Targeted Brain Radiation Saves Memory


For patients needing whole-brain radiotherapy (WBRT), avoidance of the hippocampal neural stem-cell compartment of the brain can help preserve memory and quality of life. These results were recently published in the Journal of Clinical Oncology.

Patients who have cancer that originated in the brain, has spread to the brain from other sites in the body, or has the potential of cancer spread to the brain, are often treated with radiation to the brain to kill the cancer cells. WBRT ensures that all areas of the brain receive radiation; however, side effects such as memory loss and overall quality of life measures can be affected by WBRT.

Researchers have been evaluating ways in which to reduce side effects caused by WBRT by avoiding radiation to areas of the brain that might affect specific aspects of cognition.

Recently, researchers affiliated with the Radiation Therapy Oncology Group (RTOG) conducted a clinical trial evaluating patients with cancer spread to the brain. The trial included 113 patients with cancer spread to their brain. They were treated with WBRT, except their hippocampal neural stem-cell compartment was spared radiation, as that part of the brain is associated with memory. Patients were tested with the Hopkins Verbal Learning Test-Revised Delayed Recall (HVLT-R DR) test at 4 months following radiation.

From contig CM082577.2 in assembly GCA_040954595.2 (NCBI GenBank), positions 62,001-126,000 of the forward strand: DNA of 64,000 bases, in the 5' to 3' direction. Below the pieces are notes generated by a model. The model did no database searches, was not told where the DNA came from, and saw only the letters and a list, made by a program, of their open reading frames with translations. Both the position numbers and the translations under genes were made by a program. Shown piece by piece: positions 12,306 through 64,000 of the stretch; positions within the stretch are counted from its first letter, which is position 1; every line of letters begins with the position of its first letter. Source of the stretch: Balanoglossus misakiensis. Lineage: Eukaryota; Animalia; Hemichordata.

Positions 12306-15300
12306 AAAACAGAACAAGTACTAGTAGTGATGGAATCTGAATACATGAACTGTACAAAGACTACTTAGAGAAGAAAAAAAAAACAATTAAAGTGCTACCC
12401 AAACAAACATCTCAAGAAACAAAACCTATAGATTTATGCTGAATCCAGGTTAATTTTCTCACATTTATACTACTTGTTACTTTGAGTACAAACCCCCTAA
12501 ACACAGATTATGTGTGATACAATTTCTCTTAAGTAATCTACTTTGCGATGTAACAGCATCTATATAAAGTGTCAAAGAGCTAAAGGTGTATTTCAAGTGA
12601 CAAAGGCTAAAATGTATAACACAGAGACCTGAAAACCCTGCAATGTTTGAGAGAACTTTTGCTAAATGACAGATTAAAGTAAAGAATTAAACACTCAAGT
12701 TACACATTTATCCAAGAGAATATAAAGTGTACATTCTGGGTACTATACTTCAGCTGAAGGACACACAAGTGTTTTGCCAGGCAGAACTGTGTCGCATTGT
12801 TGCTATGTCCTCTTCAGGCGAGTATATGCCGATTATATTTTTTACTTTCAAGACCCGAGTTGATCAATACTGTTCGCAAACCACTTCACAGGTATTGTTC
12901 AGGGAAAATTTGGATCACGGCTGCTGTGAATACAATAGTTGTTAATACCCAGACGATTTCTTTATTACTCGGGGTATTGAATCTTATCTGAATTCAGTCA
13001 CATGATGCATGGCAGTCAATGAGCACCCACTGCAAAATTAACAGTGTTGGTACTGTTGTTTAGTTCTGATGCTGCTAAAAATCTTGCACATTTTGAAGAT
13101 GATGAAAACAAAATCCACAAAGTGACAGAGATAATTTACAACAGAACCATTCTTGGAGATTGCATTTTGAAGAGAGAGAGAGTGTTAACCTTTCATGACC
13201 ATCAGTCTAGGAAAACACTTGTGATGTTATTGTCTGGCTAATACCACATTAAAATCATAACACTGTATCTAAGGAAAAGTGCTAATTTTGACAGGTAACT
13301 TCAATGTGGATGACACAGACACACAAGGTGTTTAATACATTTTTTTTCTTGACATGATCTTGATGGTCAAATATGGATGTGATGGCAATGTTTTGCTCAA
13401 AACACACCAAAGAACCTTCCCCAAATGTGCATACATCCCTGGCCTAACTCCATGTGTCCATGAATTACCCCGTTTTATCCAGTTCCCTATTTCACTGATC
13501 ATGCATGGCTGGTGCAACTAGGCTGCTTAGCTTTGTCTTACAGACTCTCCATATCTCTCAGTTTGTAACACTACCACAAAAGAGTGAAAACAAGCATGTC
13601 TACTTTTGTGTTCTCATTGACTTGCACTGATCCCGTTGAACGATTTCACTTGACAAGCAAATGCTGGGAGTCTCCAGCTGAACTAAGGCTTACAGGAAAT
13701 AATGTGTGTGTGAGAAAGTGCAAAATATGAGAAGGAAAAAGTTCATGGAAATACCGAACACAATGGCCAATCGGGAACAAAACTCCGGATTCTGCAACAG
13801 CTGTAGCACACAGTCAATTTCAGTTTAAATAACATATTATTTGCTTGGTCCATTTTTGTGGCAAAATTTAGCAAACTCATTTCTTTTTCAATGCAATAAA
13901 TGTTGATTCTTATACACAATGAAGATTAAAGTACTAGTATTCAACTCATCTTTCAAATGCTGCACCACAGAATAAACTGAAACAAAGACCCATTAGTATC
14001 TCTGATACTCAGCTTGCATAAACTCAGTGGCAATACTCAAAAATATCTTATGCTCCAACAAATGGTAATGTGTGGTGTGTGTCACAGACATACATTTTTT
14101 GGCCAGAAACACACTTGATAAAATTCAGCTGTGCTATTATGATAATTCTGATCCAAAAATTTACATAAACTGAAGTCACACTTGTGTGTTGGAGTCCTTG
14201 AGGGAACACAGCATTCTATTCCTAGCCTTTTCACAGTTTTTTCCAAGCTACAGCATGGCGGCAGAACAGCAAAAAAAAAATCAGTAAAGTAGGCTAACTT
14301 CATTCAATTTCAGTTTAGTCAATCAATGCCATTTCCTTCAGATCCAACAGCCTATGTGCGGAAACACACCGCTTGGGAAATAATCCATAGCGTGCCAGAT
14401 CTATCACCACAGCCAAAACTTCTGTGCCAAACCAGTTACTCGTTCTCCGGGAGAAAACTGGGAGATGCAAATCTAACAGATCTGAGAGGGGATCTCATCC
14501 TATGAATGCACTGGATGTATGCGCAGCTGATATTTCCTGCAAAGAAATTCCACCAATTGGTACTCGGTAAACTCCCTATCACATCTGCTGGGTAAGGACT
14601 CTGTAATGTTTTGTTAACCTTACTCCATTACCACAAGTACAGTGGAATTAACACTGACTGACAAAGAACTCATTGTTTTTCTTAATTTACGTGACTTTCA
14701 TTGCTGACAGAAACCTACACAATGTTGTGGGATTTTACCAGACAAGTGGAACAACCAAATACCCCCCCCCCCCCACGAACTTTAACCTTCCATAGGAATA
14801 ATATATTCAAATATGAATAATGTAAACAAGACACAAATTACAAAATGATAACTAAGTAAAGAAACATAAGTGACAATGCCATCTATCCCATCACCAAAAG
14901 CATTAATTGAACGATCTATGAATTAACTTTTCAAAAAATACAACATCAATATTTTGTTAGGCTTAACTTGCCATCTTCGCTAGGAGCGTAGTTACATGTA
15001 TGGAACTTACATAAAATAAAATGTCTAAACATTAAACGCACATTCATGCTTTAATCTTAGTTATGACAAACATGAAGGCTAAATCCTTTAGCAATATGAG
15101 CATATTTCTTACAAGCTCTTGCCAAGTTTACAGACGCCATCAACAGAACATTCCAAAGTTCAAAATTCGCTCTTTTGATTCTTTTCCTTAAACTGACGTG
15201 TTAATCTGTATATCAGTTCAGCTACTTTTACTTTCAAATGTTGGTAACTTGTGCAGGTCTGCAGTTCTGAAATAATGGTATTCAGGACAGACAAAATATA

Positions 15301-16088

Historically, patients treated with WBRT experience a 30% decline on HVLT-R DR scores.
Patients in this trial whose hippocampal neural stem-cell compartment was spared during SBRT experienced only a 7% decline on the HVLT-R DR scores.
The researchers concluded that “Conformal avoidance of the hippocampus during WBRT is associated with preservation of memory and QOL as compared with historical series.”

Reference: Gondi V, Pugh S, Tome W, et al. Preservation of memory with conformal avoidance of the hippocampal neural stem-cell compartment during whole-brain radiotherapy for brain metastases (TOG 0933): a phase II multi-institutional trial. Journal of Clinical Oncology. 2014;32(3):3810-3816.